One quote that has influenced me both personally and professionally is “that which is measured, improves.” Any change or achievement of which I’m most proud has in some way, shape, or fashion been written down, tracked, and measured. Many connect to this idea when it comes to goals like dropping a few pounds, increasing running miles, or counting calories; measuring behavior keeps us accountable to ourselves and focused on the goal, and is a good visual reminder of what’s working, not working, or needs adjusting.
What if we applied this concept of measuring improvement to leadership development? What would you measure? Here are a few ideas to consider:
- Number of times you offered a piece of feedback to someone on your team, positive and constructive
- Times you spoke up (or didn’t)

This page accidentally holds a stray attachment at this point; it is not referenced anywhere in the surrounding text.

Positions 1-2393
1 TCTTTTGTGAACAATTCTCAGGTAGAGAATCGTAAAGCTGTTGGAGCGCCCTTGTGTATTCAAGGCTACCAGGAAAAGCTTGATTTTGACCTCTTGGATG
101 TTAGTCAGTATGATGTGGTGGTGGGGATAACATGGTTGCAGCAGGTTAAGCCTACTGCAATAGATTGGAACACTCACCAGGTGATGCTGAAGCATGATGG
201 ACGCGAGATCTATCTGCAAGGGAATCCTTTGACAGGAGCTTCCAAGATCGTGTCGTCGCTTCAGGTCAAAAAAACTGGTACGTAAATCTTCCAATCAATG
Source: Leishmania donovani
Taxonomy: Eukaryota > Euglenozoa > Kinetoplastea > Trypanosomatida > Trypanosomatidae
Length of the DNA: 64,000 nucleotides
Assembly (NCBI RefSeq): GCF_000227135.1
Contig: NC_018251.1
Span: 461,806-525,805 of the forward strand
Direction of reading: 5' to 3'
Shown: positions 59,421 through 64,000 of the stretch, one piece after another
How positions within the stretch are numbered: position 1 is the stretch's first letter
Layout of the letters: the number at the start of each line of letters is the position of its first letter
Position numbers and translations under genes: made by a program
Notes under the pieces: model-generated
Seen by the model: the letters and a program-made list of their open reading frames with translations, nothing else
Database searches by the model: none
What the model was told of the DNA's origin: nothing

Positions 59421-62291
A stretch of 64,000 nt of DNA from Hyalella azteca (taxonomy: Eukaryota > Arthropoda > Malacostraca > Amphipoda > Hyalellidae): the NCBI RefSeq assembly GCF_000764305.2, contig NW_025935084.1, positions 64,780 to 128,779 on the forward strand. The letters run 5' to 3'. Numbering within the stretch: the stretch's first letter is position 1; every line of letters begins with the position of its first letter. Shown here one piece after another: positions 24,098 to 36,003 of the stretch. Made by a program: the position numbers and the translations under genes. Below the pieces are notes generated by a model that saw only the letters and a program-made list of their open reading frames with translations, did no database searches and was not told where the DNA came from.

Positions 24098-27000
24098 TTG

- Minutes you spoke during a meeting vs. allowing others to speak
- In the meetings you are leading, consistency of starting and ending on time
- Times you were vulnerable
- Times you admitted failure/mistake
- Phone usage before 8:00 a.m. or after 5:00 p.m.
- Time spent reading work emails on vacation
- Consumption of ounces of water
- Number of times delegating a task to someone for the sake of their growth
- Times you were more curious before responding
- Minutes invested on reading or listening to a podcast
- Times you held back from fixing, solving, or setting someone straight
Shoot me an email and let me know what you’d add.